For example, dealing with a relatively trivial matter, suppose you need dinner. You have only a limited number of choices as to how you will get your food: You can eat food already in your home, you can get food at a restaurant, you can buy food at a store, you can go to a friend's for the food, you can hunt and kill your own food, you can farm your own food, you can rummage through a dumpster, or you can steal your food. There may be other possibilities, but I doubt that there are ten (let alone one hundred) more. Can an omniscient being know all of the possibilities as to how you can get your food? If the answer is yes, then it seems to me that Molinism is plausible. Molinism would also hold that God not only knows that you will make one of the finite number of choices, He also knows what will result from each of these choices because how you respond to the decision also results in a finite decision, e.g., if you decide to go out to eat, where will you go and how you will get there is goverened by a finite number of options). While it is beyond our ability to know all of these possibilities and to track them all, God -- being omniscient and therefore infinitely more intelligent than us -- can do so.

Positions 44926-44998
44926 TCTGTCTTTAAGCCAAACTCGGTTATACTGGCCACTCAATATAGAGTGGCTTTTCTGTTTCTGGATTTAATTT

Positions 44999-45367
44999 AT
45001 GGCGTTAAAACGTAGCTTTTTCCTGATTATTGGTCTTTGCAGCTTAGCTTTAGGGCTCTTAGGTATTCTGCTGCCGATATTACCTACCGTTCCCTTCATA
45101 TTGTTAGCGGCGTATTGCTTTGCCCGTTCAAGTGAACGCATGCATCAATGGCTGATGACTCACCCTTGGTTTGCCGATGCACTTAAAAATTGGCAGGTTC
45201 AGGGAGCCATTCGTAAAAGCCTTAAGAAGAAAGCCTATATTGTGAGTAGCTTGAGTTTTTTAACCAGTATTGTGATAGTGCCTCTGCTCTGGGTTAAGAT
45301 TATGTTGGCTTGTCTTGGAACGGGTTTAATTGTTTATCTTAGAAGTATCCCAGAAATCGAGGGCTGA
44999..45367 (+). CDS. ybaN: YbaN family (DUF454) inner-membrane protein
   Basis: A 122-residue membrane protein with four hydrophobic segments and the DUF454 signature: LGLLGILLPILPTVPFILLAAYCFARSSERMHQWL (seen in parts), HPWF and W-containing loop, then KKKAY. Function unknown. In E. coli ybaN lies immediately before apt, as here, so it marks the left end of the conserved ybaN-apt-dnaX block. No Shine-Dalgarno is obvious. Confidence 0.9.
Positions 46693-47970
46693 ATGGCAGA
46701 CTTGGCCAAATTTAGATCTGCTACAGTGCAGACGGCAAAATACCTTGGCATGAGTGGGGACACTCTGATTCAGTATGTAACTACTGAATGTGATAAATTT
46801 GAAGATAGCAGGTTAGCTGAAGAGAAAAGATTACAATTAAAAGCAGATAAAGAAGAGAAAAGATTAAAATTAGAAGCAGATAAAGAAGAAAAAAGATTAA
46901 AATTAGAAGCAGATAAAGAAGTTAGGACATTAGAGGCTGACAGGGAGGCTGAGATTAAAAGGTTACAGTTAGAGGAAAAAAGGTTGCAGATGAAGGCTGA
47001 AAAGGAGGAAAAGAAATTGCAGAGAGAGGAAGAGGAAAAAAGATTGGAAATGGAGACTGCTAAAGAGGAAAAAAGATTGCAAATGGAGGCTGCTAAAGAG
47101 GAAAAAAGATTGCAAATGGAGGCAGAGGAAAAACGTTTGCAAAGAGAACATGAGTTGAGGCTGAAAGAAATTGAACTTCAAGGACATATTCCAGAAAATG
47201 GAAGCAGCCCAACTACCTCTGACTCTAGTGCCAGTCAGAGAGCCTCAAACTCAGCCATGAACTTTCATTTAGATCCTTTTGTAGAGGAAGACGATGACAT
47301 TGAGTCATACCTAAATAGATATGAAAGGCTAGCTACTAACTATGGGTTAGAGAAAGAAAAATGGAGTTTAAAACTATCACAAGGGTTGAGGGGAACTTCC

Anyway, it will be interesting to see how the experts on the panel approach this question. I know that Dr. Boyd is well-spoken on the side of open theism, and I hope that Dr. Ware (author of God's Lesser Glory: The Diminished God of Open Theism and Their God Is Too Small) is equally well-spoken against open theism, because if he is, it will make a lively and important debate.


Joveia said…
I agree that open theism is an unnecessary movement.

It seems to me that these omniscience vs free will arguments actually commit the modal fallacy by equivocating 'will' with 'must'.

The idea that God is limited by time in his foreknowledge seems to me to be incoherent if God created time contingently.

I don't like Molinism however, I believe in simple omniscience (which is God knows every fact.)

If Molinism is true, then God knows facts about my free choices. That fact's truth however is not contingent on my free will. That's the problem I have with Molinism.
Andrew said…
I object to Molinism for exactly the same reason Hasker does. I firmly believe the Open View, and I wrote two blog posts a few months ago explaining why. The third section of post 2 explains Hasker's / my objection to Molinism in greater detail. My blog posts on the Open View:
Part 1
Part 2